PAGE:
Summer Road Trip: Preveza

Low-key and unpretentious, Preveza and the surrounding Ambracian Gulf region in northwest Greece offers a host of interesting experiences for discerning travellers.


Preveza has been shaking off its old-fashioned image in recent years, offering a host of interesting experiences for visitors and making the most of its natural beauty and historical landmarks.

Easily accessible due to the new and improved road networks, both from the Ionian islands and the modern Egnatia Motorway, it is an affordable destination, especially when compared to the neighboring islands. Accommodation options are increasing, and Preveza itself serves as an ideal base to explore the wider Ambracian Gulf region, as well as short trips to Parga and Lefkada.

Endless sandy beaches

From Preveza to the coastal resort town of Parga, there are approximately 45km of coastline filled with sandy beaches. Monolithi is one of the largest in Greece, stretching for several kilometers, with deep waters and big waves, especially in the afternoon. Loutsa is beloved by the locals, thanks to its crystal-clear waters and fine white sand, while the rocky formations in the sea at Artolithia are also impressive.

Entranceway to the Underworld

Hermes had to cross the Acheron River to deliver the souls of the dead to Charon the ferryman, who took them to the kingdom of Hades. You can explore the narrow passages of Acheron at Glyki and, if you’re daring enough, take a plunge into the frigid waters of the river. Alternatively, you can rent a canoe or walk along the paths that run along both sides of the riverbed.

 

Visit the archaeological site of the Necromanteion in the village of Mesopotamos and see the river flowing into the Ionian Sea at the nearby village of Ammoudia.

Dolphin watching in the Ambracian Gulf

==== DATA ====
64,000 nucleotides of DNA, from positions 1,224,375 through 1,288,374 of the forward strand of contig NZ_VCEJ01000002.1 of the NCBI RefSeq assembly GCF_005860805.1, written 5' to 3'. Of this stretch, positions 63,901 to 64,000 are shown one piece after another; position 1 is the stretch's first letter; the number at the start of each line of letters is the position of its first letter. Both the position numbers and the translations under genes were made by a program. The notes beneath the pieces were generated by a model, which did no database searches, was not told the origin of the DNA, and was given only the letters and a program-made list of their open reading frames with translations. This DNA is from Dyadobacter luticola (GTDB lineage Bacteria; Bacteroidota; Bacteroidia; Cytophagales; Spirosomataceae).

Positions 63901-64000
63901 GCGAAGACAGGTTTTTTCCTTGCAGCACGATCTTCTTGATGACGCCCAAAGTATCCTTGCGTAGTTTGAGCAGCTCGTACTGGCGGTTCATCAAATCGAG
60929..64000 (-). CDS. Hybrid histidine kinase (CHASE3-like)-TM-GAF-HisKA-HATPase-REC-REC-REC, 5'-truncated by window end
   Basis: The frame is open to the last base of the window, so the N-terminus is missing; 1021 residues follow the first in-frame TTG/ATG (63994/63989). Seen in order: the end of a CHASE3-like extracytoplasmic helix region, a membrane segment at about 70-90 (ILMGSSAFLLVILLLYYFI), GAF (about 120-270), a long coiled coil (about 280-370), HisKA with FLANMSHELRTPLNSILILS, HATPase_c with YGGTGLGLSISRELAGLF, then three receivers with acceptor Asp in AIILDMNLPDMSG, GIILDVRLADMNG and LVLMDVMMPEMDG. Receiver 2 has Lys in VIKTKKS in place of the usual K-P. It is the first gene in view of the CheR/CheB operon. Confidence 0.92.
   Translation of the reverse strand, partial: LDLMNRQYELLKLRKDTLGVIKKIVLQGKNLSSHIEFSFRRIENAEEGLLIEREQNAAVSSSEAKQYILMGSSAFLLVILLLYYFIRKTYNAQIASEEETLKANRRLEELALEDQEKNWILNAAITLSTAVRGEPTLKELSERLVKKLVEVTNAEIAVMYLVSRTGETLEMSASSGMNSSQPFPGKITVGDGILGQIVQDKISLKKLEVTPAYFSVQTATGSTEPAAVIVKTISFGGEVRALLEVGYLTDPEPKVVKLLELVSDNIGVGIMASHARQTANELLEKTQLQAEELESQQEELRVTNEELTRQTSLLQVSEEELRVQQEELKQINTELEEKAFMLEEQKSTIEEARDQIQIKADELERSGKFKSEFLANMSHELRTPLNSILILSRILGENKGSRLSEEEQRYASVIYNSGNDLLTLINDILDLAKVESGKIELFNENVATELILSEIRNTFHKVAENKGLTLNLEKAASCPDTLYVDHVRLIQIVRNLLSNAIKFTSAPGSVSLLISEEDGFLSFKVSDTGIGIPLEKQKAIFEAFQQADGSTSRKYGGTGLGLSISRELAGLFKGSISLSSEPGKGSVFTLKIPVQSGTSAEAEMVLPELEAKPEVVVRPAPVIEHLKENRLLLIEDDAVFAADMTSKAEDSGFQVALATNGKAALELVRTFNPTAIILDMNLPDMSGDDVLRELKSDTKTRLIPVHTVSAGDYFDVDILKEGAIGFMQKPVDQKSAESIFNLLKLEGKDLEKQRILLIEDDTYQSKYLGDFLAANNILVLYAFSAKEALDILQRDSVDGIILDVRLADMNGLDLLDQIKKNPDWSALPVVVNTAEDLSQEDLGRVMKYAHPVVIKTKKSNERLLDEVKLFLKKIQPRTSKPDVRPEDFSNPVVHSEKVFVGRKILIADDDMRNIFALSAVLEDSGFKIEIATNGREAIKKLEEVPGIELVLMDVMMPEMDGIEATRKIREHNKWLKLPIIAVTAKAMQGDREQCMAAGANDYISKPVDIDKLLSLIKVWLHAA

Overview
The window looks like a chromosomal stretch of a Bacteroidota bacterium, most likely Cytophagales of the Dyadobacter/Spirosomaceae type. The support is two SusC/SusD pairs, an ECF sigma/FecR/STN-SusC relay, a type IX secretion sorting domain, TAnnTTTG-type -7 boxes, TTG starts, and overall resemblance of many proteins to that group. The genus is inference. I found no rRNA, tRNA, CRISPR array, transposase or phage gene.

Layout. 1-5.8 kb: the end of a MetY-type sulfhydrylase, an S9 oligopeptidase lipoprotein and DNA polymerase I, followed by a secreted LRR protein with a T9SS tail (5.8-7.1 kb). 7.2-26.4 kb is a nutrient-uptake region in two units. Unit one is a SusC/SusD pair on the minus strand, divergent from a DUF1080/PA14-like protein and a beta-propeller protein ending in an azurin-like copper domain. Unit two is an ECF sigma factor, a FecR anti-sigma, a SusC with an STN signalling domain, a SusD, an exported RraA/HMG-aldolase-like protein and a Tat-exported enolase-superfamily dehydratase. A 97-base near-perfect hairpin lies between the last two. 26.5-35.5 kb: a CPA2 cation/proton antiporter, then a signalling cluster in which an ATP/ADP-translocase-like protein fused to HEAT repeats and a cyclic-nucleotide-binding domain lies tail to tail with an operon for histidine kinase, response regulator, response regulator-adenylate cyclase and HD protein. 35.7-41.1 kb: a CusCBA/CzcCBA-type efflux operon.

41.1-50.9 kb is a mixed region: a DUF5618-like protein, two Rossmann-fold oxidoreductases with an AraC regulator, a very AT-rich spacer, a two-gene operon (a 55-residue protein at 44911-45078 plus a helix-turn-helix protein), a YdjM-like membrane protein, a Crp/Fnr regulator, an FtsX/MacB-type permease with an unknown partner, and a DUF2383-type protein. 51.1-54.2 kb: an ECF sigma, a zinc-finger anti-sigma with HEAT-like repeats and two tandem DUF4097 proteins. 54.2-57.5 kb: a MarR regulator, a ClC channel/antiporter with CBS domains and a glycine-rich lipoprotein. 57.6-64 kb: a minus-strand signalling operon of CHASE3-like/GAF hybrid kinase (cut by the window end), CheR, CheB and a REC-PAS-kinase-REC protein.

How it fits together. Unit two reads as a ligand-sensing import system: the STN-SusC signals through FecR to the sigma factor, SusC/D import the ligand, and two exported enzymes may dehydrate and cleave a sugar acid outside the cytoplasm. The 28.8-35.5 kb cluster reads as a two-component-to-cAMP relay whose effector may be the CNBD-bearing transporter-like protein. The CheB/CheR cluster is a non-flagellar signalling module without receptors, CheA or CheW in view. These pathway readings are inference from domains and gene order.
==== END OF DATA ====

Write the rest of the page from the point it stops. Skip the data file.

Approximately 150 dolphins live within the Ambracian Gulf, and the traditional boats departing from the port of Preveza every morning offer excursions in search of these highly intelligent marine mammals. There is a good chance of seeing them up close, as dolphins are social animals, and as soon as they sense human presence they approach and swim alongside the small boat. En route, you’ll also likely encounter pelicans, possibly sea turtles, and enjoy beautiful dips in the sea.

The family-owned business Amvrakikos Cruises (Preveza, tel. 6949-353576, amvrakikoscruises.gr), has two traditional boats, and its members have extensive knowledge of the area.

Roman aqueduct

Epirus is filled with waters, springs, rivers, and lakes, and the broader area of Preveza is no exception. Located 43km from the city is Lake Ziros, which is perfect for canoeing and kayaking.

Just 7km outside the village of Aghios Georgios you should visit the Roman Aqueduct of Nikopolis. The aqueduct was situated approximately 50km from the ancient city, and water was transported over such a long distance via bridges, tunnels, and pipes. A few meters below, at the traditional water mill and water press, locals use the waters of the Louros River to wash carpets and traditional “flokati” (woven wool) rugs.

Culinary treasures from the sea

You must try the seafood and fish in Preveza, a city renowned for its fresh seafood. It’s most associated with sardines, and the annual Sardine Festival takes place at the end of August, highlighting Preveza’s fishing tradition. This is where they also cook“petali,” grilled fish split in half. As for the restaurant menus, they usually include shrimp, anchovies, mullets, as well as sea bream and octopus.

At Alati (Tel. (+30) 26820.271.45), located on the beachfront in the city center, enjoy creatively inspired seafood dishes such as the delicious orzo risotto with Ambracian shrimp and Lemnos Muscat wine. In the narrow streets of the old town, Treli Garida (Tel. (+30) 26820.256.91) is a good spot to try petali and, of course, shrimp. Outside the city, near the beaches on the way to Parga, you will find Skaloma (Limanaki Lygias, Tel. (+30) 26820.562.40) for fresh shrimp, sand smelt, sardines, and whatever else the fishing boats have brought in.



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